First Impressions: Ndamukong Suh

| August 23, 2010

Forgive Lions fans if they’re wary of trusting blue-chip rookie talent.

WR Calvin Johnson has proven to be legit, and QB Matthew Stafford at least has the tools to do what it takes, but before that it was a long, cold abyss of failure: Ernie Sims, Roy Williams, Mike Williams, Charles Rogers, Joey Harrington, Chris Claiborne, Bryant Westbrook.

That’s seven top-10 picks from 1997 to 2006, and seven flops of different magnitude. At least Williams brought valuable draft picks in return.

However, rookie Ndamukong Suh appears to be, for lack of a better term, Lions-proof. We glued our eyes to No. 90 for his Saturday night trial vs. Denver, and came away impressed.

LADIES AND GENTLEMEN, NO. 90 HAS ARRIVED

Suh lost the fight for his college No. 93 to new Lions teammate Kyle Vanden Bosch and is wearing No. 90 for Detroit. Somehow, the number is fitting — No. 90 conjures images of star DEs like Neil Smith, Mario Williams, Jevon Kearse and Julius Peppers, and Suh seems like he’s going to be given the opportunity to be a real playmaker at DLT this year.

The Lions came out with their three new starters on the DL: Suh at DLT, Corey Williams at DRT and Vanden Bosch at DRE. Holdover Cliff Avril (who was the Lions’ best DL vs. the run last year at +5.5) started at DLE.

Denver’s first unit was without LT Ryan Clady (replaced by D’Anthony Batiste) and had the capable Russ Hochstein in at RG for Chris Kuper. Rookie J.D. Walton was in at center next to rookie LG Zane Beadles, and Ryan Harris at RT.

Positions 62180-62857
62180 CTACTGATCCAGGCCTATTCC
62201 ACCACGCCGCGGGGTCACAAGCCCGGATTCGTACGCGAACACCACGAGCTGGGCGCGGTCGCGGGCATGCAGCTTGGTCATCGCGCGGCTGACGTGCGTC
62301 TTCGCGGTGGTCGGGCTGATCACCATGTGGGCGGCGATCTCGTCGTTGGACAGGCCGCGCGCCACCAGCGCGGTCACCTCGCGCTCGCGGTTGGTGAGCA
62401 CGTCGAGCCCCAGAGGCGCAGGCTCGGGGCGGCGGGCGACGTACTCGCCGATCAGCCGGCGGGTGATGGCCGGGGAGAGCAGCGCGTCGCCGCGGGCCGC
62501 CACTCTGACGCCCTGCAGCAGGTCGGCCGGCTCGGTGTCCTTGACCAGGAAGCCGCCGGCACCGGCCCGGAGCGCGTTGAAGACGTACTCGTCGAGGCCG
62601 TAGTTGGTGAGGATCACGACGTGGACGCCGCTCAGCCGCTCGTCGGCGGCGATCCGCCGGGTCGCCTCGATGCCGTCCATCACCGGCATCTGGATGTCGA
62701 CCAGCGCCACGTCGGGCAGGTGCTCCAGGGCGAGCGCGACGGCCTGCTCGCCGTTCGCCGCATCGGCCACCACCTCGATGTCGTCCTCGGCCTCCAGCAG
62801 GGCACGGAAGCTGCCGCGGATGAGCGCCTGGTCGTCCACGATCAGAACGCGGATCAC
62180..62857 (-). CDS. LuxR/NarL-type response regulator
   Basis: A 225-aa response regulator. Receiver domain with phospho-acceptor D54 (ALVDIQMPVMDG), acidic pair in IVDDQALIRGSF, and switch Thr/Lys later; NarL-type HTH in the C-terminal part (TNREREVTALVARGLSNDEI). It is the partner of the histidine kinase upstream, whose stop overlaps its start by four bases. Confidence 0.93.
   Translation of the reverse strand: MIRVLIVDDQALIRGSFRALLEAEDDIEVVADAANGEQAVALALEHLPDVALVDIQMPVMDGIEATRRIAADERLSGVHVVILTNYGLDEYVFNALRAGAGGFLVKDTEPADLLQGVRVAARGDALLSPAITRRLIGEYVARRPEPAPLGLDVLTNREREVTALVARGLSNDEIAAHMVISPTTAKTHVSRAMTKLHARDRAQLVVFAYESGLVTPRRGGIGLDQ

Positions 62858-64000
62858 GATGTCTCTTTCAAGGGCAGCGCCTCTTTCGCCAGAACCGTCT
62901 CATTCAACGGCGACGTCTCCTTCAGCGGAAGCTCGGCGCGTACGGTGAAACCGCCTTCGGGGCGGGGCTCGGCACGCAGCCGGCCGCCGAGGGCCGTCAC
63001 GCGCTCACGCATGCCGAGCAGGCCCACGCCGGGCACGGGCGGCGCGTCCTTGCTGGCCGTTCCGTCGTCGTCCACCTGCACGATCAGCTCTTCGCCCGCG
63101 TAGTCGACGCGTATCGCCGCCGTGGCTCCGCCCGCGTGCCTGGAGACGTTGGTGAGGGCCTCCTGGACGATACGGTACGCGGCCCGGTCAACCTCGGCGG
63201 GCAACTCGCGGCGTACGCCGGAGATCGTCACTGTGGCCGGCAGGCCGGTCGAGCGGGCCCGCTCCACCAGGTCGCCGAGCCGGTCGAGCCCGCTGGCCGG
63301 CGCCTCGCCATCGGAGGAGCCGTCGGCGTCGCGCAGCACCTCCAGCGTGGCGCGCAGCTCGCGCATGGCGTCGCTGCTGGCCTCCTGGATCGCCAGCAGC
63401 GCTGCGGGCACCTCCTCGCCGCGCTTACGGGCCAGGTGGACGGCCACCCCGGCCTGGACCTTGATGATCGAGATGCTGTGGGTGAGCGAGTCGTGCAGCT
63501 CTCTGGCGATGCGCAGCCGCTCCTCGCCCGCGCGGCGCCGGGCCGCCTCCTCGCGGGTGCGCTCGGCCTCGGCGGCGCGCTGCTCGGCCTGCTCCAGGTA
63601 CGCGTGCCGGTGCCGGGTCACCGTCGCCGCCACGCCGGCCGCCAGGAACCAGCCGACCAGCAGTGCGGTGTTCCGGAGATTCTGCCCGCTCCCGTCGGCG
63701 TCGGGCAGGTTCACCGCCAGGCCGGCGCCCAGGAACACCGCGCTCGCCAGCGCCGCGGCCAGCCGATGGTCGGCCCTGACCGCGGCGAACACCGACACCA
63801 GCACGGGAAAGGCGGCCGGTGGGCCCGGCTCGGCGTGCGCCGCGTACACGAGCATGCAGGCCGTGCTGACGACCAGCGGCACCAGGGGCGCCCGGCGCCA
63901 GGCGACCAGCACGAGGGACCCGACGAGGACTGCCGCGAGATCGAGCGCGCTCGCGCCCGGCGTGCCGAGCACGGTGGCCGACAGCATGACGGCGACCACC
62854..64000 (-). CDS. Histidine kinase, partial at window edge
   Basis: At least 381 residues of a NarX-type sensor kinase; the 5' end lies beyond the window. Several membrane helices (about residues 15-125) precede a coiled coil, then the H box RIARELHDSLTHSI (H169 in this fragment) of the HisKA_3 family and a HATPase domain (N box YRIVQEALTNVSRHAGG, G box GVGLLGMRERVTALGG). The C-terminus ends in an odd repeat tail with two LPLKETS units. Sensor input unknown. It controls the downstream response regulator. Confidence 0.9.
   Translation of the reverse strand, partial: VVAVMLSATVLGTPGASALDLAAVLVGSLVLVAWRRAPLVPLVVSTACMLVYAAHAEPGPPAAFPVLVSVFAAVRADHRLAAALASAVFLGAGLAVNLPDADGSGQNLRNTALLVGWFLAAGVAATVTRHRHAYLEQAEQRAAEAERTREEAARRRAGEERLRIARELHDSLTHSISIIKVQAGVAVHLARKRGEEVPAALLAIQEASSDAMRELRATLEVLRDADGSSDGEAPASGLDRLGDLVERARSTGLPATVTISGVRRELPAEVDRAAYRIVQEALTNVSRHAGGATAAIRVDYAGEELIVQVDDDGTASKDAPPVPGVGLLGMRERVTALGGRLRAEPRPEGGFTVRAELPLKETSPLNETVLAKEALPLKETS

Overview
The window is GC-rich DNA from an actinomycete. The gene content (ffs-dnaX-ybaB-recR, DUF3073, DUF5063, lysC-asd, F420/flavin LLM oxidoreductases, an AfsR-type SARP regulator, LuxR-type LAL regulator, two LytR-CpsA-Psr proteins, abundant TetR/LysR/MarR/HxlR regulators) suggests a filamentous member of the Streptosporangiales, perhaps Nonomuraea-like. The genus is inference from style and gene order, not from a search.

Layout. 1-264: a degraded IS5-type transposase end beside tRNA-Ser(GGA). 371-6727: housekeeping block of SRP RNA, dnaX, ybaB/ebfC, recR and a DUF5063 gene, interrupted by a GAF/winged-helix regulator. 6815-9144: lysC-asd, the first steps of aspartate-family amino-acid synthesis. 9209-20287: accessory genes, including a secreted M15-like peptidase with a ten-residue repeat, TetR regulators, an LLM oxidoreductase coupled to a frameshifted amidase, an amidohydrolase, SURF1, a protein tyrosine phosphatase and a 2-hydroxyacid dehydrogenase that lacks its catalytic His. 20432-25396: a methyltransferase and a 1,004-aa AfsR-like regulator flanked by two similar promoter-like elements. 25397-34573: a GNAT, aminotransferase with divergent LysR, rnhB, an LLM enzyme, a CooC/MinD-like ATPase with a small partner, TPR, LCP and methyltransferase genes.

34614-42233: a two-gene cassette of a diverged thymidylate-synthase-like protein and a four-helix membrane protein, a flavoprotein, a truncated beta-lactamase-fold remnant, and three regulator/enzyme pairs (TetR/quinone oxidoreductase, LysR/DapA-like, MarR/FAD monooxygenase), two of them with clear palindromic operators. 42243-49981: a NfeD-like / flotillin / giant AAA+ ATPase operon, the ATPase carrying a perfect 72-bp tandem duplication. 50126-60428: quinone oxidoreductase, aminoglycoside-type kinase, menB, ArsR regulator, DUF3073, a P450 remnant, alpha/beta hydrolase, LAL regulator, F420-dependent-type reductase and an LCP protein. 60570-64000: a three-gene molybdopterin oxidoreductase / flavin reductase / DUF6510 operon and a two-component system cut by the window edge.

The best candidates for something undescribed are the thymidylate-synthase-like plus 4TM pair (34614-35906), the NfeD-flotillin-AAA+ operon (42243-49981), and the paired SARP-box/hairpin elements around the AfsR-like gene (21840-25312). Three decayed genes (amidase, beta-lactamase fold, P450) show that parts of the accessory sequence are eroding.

However, Suh spent most of his time going against Harris (-1.2 overall in 2009) and Hochstein (+1.6 overall), so in a sense it was a perfect test against a couple of average types.

He won.

In his first series, Suh was double-teamed, then held. On third down, he literally ran over Harris — shoved him to the ground as if he were a mannequin — and went tearing after a scrambling Kyle Orton (who completed for no gain to Eddie Royal). An illegal formation penalty caused a repeat of the down, and this time Suh lined up as the DRE with Vanden Bosch inside, beat Batiste and put a hit on Orton.

Unfortunately, Vanden Bosch took it upon himself to tag on a late hit to the successful stop — bad news for the Lions, good news for Suh assessors. He didn’t make the same impact on his next six snaps (sitting down for two plays in the middle), but Detroit came up with an interception to end the Denver drive.

Suh played two more series, making one more impact play with a tip at the line of an Orton pass on third down. Denver paid a lot of attention to Suh, putting double teams on him repeatedly, and while he was completely dominated on one run block, he did his job and let the people behind fill the gaps.

THE SUH EFFECT

Two things that stood out: his ability to recognize play action and his physical ability. He never seemed out of place, and he was quick to get out of a block and make beelines to where he wanted to go. And he certainly has uncommon speed for a DT — he accelerated toward Orton on one pass rush and you could almost see the Denver QB’s skin blanch.

On three separate occasions, the Lions used him at DLT but lined up extremely wide and tight to the DLE, putting him on the outside of the LG. He also played at DRT on one snap, again toward the tackle.

The Lions aren’t super deep on the D-line, with DE Turk McBride and DT Sammie Lee Hill (both negatives in 2009 for Detroit) seeing snaps with the front rotation. But McBride and Hill saw 900+ snaps between them a year ago, and look a whole lot better as reserves.

It could be that the Broncos were the perfect opponent to display the Lions’ abilities. They were less than intact on the offensive line, and they barely threatened to run on the first three series (20 passes, nine runs). Vanden Bosch (+1.8 pass rush, -1.3 vs. run in 2009) and Williams (+9.6 pass rush, +3.8 vs. run) are both geared toward the passing game, and Suh looks to be as well.

But the Lions certainly appear to have a starting line that will be well above average in 2010 — with a rookie-of-the-year candidate in the middle.

A necessity, in the pass-happy NFC North, and a coup for the downtrodden citizens of Detroit.

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